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As agencies roll out automation tools to cut the time employees spend on menial tasks like data entry, the departments of Defense and Homeland Security are looking at using those same tools to improve their cyber readiness.
Officials from both agencies see AI tools as a force multiplier for their limited cyber workforces that need to stay at least one step ahead of potential hackers. But they also say the emerging tech raises just as many challenges as it does opportunities.
Martin Stanley, an AI and technical adviser for the Cybersecurity and Infrastructure Agency, said DHS is looking at AI to augment the jobs of cyber analysts and help the agency get more bang for its buck.
“We’re trying to make the most impact with the funding that we have. I think today, in a lot of spaces that are especially emerging, you’re a drop in the ocean. We’re starting, but there’s only so many networks we can support from a cybersecurity perspective. If we get some capabilities that allow us to expand, then we’re going to be able to use our people in a different way,” Martin said.
The Trump administration has made shifting employees from low-value to high-value work a governmentwide priority and has launched a reskilling academy to train non-IT federal employees to fill cybersecurity jobs.
“As managers, we really need to start looking at ways that we can transition folks into new positions, and build these human-machine teams that allow the humans to do the thing that they’re good at — which is to deal with the unpredictable, very complex kinds of decisions,” Martin said.
Compared to the private sector, agencies like DHS have a pretty limited R&D budget to pilot and implement AI tools, which means the pilots the agency does to run have to be a pretty safe bet.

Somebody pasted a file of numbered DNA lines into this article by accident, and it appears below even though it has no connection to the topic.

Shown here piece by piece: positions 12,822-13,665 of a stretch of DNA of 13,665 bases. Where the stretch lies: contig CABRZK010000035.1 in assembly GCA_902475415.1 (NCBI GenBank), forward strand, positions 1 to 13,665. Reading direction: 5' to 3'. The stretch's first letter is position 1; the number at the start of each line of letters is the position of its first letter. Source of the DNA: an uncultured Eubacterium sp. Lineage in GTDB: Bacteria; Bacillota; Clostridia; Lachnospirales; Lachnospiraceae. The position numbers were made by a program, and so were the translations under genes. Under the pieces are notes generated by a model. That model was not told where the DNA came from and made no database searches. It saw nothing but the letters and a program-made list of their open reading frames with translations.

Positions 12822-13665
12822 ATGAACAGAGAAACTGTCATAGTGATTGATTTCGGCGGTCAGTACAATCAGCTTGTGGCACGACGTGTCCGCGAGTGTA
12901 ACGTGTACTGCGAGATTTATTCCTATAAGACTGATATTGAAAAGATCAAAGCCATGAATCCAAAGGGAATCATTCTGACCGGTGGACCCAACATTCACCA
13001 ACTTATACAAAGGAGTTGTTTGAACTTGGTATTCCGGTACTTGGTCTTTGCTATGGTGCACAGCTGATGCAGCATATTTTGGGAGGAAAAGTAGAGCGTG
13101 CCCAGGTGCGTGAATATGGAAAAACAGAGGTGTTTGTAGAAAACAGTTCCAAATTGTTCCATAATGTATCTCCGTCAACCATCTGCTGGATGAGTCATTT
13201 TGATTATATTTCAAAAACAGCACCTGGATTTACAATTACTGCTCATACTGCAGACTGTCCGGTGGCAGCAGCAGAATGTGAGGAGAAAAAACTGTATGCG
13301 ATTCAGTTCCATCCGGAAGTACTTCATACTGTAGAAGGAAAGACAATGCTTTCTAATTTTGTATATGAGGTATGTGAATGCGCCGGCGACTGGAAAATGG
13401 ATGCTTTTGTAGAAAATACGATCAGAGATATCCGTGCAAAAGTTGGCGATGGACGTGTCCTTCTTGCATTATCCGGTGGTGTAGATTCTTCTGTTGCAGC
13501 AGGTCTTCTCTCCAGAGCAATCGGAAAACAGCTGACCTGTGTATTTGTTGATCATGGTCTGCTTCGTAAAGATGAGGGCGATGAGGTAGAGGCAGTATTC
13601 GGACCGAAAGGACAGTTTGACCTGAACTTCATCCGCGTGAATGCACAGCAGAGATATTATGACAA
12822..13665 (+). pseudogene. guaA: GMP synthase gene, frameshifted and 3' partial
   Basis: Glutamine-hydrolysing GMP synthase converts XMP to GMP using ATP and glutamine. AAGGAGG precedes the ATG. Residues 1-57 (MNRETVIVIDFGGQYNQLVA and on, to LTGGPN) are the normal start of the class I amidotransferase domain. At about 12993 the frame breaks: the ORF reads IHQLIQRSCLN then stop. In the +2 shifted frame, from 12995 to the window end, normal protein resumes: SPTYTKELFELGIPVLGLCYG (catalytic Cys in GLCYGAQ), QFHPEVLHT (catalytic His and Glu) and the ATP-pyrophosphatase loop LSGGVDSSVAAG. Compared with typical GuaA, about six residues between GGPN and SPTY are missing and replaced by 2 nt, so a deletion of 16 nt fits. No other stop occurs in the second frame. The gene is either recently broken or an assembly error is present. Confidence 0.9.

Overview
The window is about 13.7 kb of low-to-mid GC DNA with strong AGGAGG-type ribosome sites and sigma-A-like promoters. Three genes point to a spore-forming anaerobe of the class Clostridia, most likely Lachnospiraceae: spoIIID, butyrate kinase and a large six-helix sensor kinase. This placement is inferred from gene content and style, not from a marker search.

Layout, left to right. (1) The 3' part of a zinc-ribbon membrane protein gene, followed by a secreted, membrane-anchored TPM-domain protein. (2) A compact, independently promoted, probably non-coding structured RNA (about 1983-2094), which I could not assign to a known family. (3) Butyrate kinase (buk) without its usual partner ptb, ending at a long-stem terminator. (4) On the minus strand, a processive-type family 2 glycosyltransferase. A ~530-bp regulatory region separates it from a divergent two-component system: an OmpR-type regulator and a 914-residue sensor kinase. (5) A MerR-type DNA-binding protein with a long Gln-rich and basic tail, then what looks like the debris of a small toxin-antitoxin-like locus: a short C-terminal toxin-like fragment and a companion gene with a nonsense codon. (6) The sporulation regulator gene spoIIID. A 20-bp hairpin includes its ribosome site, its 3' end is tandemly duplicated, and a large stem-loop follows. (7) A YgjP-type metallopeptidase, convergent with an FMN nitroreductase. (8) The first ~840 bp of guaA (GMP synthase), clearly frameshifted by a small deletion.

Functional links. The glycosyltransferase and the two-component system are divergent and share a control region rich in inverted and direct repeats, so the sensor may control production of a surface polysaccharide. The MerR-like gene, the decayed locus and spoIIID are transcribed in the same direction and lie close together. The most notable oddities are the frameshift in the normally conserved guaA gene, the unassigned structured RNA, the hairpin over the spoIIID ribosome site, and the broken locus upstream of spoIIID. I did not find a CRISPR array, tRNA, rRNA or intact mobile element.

Andre Hentz, the acting deputy secretary for science and technology said DHS has found a solid return on investment using AI to help customs officials flag international packages for “non-obvious things” like fentanyl and other narcotics.
“Those things are moving so fast, and there are bags, inside of bags, inside of bags. And so if we have enough of that very structured information, how can we use machine learning, automation [and] AI to begin to understand what is in that,” Hentz said.
Aside from DHS, the intelligence community also has trouble keeping up with its workload. Ray Cook, the chief technology officer for the Central Intelligence Agency’s Science and Technology Directorate, said AI tools might help analysts get a handle on the agency’s torrent of data.
“We have a huge data problem … and we have a finite workforce that has no chance whatsoever of keeping up with the pace — the variety, velocity and volume of that data, without some automation,” Cook said.
AI might help cyber personnel monitor for threats, but agencies still face challenges recruiting the next generation of talent in these areas.
Col. Jason Brown, director of the strategic service group for the Air Force chief of staff, said the service is looking at ways to reskill airmen for the digital and emerging tech skills that remain in short supply.
“The reality is we believe that we cannot hire every coder that we need, [so] we’re going to have to grow them,” Brown said, adding that efforts to reskill airmen include tech boots camps and massive open online course (MOOCs).
Members of Congress are looking at ways to build a better pipeline for AI talent. Rep. Jerry McNerney (D-Calif.), the co-chair of the House AI Caucus, said his bipartisan AI in Government Act will help the U.S. stay ahead in the race to develop the best AI.
“We need to move quickly because the technology is moving quickly,” McNerney said in a keynote address. “Our competitors are not waiting for us to get our act together, and they would like to take the things that we have, and they would like to assume leadership in technical issues, and this is their pathway to it.”
The bill tasks the General Services Administration with setting up an AI Center of Excellence, but GSA has already taken an important step forward on that goal when it recently struck a partnership with DoD’s Joint AI Center.
Another part of the bill would require the Office of Personnel Management to stand up a new job series for AI positions and identify key skills needed for those roles.
On that point, Brown said the Air Force is making progress toward identifying airmen with AI skills.
“I know we will have AI certifications, and those will mean something,” Brown said. “I think we’ll have very specific positions and billets where we require someone to fill that who has that AI certification.”